Well, i've spoken to his mum and they plan to move as soon as possible from where they currently live. The plan is, once they have moved they can try to get the ball rolling on him getting some help. His mum told me she thinks theres more going on with him than the doctors told them. They had to fight for a long time to even get the diagnosis they did. You see, my sister has what they used to call petit mal seizures, however in her i think 30's this developed into grand mal epilepsy. When she was in labour with my nephew the doctors kinda just left her having her siezures even though she had informed all concerned that she had petit mal epilepsy.
Her and her husband are convinced this is partially why my nephew is like he is.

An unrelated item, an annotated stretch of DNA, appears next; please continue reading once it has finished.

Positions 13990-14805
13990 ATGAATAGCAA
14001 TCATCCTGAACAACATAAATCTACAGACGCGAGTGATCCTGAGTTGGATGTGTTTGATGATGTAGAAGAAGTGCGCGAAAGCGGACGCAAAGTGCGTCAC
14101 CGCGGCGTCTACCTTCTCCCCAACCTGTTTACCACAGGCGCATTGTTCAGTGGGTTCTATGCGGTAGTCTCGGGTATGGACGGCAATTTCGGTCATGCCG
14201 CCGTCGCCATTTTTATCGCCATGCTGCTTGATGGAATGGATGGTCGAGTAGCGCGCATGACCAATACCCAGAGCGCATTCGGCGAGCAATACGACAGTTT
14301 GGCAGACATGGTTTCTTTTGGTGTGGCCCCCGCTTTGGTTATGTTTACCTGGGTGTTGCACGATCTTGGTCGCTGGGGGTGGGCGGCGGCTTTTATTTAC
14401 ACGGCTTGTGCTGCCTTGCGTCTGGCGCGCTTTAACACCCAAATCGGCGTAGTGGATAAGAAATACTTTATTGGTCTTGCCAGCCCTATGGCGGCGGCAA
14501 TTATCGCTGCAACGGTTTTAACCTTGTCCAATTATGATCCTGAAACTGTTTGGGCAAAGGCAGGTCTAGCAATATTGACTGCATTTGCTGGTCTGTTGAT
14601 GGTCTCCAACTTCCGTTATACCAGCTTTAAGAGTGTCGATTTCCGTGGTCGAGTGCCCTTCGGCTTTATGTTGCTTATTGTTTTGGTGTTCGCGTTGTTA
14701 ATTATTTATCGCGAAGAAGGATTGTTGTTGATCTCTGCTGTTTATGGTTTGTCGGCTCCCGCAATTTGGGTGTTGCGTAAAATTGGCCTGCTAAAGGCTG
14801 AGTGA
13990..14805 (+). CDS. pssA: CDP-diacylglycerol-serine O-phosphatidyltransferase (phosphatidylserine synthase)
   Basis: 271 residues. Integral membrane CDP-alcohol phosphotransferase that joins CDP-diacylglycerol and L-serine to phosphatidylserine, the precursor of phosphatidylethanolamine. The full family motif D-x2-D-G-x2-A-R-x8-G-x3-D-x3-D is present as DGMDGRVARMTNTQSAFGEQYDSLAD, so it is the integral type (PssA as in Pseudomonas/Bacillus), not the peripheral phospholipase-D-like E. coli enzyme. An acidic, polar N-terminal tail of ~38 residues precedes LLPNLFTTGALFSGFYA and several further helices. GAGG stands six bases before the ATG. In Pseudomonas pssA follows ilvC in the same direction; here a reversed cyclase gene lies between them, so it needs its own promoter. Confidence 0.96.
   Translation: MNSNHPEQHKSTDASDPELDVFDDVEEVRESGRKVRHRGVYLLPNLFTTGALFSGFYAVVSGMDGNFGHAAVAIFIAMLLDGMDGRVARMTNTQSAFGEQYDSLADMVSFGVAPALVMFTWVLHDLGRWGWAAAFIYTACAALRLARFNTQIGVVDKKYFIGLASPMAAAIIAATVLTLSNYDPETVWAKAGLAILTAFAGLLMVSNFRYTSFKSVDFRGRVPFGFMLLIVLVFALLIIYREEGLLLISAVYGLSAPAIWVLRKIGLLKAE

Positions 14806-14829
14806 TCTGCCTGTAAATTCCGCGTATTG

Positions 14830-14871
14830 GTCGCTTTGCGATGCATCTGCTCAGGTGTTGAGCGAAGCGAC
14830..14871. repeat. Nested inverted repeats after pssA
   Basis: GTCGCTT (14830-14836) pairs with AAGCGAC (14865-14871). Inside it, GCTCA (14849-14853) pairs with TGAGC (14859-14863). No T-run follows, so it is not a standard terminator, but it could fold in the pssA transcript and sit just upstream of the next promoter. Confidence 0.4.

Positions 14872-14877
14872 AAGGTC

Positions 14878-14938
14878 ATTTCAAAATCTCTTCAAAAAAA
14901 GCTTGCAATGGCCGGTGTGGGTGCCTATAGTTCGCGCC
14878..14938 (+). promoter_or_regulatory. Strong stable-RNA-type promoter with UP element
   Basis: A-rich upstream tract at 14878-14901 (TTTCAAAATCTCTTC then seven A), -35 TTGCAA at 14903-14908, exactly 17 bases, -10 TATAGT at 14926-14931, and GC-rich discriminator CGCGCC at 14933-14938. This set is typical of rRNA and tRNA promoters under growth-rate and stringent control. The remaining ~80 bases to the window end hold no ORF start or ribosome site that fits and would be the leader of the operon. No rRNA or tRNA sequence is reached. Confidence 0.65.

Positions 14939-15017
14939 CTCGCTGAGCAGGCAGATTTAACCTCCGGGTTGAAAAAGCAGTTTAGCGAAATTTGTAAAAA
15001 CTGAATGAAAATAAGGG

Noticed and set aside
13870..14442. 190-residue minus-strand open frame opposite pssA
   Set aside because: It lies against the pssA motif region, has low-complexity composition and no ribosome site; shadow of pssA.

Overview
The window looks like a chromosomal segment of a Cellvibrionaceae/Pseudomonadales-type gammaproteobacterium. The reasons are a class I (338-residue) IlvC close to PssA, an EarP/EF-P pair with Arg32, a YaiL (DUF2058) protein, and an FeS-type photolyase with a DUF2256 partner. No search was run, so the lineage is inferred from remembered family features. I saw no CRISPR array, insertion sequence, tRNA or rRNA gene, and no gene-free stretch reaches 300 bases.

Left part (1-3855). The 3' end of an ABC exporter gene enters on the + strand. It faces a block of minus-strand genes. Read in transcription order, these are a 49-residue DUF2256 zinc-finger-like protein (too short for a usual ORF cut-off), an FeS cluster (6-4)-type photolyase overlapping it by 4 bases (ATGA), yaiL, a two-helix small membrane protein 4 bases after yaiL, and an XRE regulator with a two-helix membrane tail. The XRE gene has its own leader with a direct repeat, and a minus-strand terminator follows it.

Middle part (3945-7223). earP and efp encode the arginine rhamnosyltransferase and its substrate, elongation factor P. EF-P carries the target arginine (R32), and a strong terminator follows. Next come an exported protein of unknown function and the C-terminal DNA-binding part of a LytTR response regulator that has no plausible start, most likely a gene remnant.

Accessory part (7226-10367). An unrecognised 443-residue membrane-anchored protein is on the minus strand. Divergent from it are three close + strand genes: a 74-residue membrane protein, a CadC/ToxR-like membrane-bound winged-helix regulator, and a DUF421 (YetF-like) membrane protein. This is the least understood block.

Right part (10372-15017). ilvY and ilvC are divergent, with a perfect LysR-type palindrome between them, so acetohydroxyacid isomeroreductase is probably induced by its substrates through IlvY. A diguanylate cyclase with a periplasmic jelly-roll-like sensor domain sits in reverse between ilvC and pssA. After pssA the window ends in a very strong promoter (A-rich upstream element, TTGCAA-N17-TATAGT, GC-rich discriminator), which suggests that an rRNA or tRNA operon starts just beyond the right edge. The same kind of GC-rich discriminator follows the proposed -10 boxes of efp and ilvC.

Anyway, once i have a working printer again i shall do more research and see if i can find information to help guide them, and hopefully get at least my sister to have more understanding.
Thanks alot for responding hun, and thanks again for the compliment!!!:D

ETA- Oh yeah, i've been looking into the Autism/Aspergers thing too, basically anything that seems familiar to his issues, even if only to show his mum to help her understand genuine struggles. Hmmnnn, i hope that made sense!

03-06-06, 07:55 PM
Hi People.

Can you please send me a private message or an email and explain this condition.


03-06-06, 10:27 PM